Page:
The next morning in Jo’Burg JM and I slept in to the ripe hour of 6am which came as quite the relief. As we lay in bed discussing the possibility of the day, it seemed to be an easy decision that we would be checking out a day early and heading to Kruger National Park in the northeast corner of the country. We had a few things to take care of first. One, we needed to make sure it was what everyone wanted to do; we needed to book accommodations ahead of time since we’d have no Internet or phone in that area of the country, and we’d need to do Shaun the favor of switching from the Nissan to a proper car with cruise control – preferably something German.
After calling nearly every car rental company at the airport JM found a Mercedes with cruise control and navigation at the Thrify. The car would be available at noon. We had to check out by 11. We thought we’d show up early and get the paperwork started so we could be on our way to the park which, according to Google, was nearly 7 hours away and we had to be within the gates by 6:30 in order to be accommodated or we would have to turn around and by sheer luck find someplace outside of the park nearby. Africa isn’t exactly Oklahoma either. There aren’t Motel 6’s in random exits. In fact, there aren’t event random exits. The only unexplained thing is the amount of people that are walking hundreds of miles from any major civilization. Where are they going? How long have they been walking? How the heck do they balance a basket on their head and tie their toddlers to their Dijabouti (pun intended) with only a towel?
Regardless, we hadn’t even experienced these things yet because our “thrifty” car rental took 2 hours for some mild paperwork and a car that was hardly ready. We weren’t the only ones. Every renter in there was there long enough to get an intimate peek into their personal lives. I know quite a lot now about the inlaws and the recently engaged couple who had just come back from diving off the coast of Mozambique and/or quite possibly Durban. The girl was quite tall but about my age. She was still excited from getting engaged that weekend and treating her soon to be mother in law like her best friend. The entire ordeal was sweet. The rest of us, however, were far less enchanted to be stuck for two hours. Jeff stressed the count down now that it was far past 1pm and we had a few short hours to make Crocodile Gate at Kruger.
We finally piled into what South Africans refer to as a “Merc” (the Mercedes), ready to go while we all jokingly egged Shaun on, “All for your damn cruise control…” only to realize the car had no navigation system as promised. 1:15 and we are back in line for another set of paperwork for a separate nav system. Thankfully this time the process was short and we were out before too long only to discover by the time we reached the highway that our newly rented navigation system had entirely no clue where we were going. Junk!!!!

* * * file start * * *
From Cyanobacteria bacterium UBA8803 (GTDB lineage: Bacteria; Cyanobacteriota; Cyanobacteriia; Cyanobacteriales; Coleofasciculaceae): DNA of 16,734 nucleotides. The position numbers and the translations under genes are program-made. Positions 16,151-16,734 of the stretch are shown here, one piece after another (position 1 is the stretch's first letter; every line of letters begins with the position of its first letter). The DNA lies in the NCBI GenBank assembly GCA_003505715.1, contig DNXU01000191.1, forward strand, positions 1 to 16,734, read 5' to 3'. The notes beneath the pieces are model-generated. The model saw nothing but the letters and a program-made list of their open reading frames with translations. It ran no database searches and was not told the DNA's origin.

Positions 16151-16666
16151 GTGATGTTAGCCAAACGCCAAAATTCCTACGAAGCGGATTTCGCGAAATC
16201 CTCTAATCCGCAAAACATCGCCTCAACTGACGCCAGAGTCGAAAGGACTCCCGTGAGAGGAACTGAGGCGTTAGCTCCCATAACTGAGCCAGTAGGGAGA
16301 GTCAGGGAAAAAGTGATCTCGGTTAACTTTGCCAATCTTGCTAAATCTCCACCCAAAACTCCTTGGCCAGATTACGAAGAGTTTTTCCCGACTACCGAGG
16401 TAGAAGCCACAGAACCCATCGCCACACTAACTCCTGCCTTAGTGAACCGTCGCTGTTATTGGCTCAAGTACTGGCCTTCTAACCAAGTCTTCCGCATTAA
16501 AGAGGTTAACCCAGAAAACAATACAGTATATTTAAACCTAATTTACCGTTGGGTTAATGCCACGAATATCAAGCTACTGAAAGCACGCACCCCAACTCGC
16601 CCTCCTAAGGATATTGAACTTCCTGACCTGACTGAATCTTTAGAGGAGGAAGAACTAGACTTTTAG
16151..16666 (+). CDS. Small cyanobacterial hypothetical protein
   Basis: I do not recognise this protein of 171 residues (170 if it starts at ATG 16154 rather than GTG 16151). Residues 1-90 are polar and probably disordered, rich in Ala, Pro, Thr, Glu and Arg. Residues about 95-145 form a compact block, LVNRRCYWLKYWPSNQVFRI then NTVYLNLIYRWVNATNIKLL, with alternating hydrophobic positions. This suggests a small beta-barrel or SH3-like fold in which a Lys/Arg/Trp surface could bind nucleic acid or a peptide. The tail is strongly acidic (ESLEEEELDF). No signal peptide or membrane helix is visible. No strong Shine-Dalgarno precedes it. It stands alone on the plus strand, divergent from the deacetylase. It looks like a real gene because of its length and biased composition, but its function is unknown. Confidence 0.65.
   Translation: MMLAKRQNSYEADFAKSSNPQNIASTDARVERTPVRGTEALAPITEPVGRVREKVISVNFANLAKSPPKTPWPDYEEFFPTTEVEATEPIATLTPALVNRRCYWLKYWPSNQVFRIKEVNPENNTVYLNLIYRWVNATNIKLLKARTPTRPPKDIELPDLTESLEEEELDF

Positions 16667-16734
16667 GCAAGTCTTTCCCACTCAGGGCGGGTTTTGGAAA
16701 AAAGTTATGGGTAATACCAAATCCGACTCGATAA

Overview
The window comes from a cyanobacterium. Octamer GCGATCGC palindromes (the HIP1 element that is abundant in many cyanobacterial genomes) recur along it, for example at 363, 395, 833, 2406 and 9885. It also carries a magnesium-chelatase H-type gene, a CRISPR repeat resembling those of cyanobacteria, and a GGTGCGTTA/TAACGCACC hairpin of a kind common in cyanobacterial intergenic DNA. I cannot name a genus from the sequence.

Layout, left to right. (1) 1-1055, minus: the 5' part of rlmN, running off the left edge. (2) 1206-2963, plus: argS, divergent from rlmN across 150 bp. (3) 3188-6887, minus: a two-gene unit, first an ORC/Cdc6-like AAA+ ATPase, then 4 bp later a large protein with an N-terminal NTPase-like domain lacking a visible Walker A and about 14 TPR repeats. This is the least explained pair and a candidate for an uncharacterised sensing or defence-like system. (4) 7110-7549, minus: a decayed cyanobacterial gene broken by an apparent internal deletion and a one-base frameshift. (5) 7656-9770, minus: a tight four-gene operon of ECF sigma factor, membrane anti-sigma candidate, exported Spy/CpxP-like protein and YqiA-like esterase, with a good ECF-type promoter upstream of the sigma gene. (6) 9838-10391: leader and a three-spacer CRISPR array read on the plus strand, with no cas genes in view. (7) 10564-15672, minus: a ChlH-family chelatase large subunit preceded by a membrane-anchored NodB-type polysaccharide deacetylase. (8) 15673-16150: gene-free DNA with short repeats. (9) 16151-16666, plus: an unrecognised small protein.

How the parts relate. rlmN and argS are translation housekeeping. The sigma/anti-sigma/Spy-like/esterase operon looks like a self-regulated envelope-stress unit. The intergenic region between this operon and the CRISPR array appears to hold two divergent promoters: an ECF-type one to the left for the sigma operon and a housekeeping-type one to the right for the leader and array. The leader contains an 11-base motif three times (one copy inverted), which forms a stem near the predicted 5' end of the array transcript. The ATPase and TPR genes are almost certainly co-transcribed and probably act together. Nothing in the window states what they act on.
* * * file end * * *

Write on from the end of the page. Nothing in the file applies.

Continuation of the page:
After several minutes of trying we stored the rented system and used our cell phones to nav to crocodile gate pushing 20-40km over the speed limit in certain areas in order to cut enough time off of the precious time we had wasted at such a “thrifty” car rental in order to make it to Kruger in time.
Moments down to 6:30 with only a matter of breaths to spare, we pulled up to the gate only to have the gate patrol quiz us —
“Where is it you are going?”
“We are staying the night.”
“Yes, where!? The name!!!???”
“Uhhh. It starts with an S. It is in the lower corner right here by the gate.”
“You need a reservation numba.”
“We don’t have one.”
“Then you have no reservation.”
“We called this morning…”
“Reservation numba?” she quickly cut us off. “Without numba you have no reservation. I cannot let you in.”
Entirely discouraged. We paused a moment before the conversation started to repeat itself and the attendant seemed more annoyed. She called her manager in the main office just behind us and quickly sent us over to verify.
We verified quickly. However, even after verifying they kept us at the gates for quite some time. We could not go in until an escort was called. We were staying at camp Shonga in the lower bush region, beyond the river and grassland. At sundown, our escort showed up in a pickup truck and we trailed behind him to the lobby of our camp at a high pace past a rhino that stood lonely at the side of the road, leaping impalas and several other animals.
The instant sighting of so many free roaming animals was amazing. We were excited to reach our camp. Our camp had a capacity of 10 and the 4 of us were the only one’s staying. This made everything about the camp private accommodations at no additional cost.
Our camp consisted of grass roofs and wood framed buildings that held together walls that were made of tent material – the very same we are accustomed to in the US with the see through bug layering and then the rain sheltering. Bugs could crawl through the space between the floor and where the tent started so the bed had a mosquito netting. The setting was extremely nice with a claw-foot bath tub, an outdoor shower and a queen bed. Aside from the tent shield the only thing remotely familiar to a camp-like setting was the overwhelming smell of the nearby septic tank or lack thereof.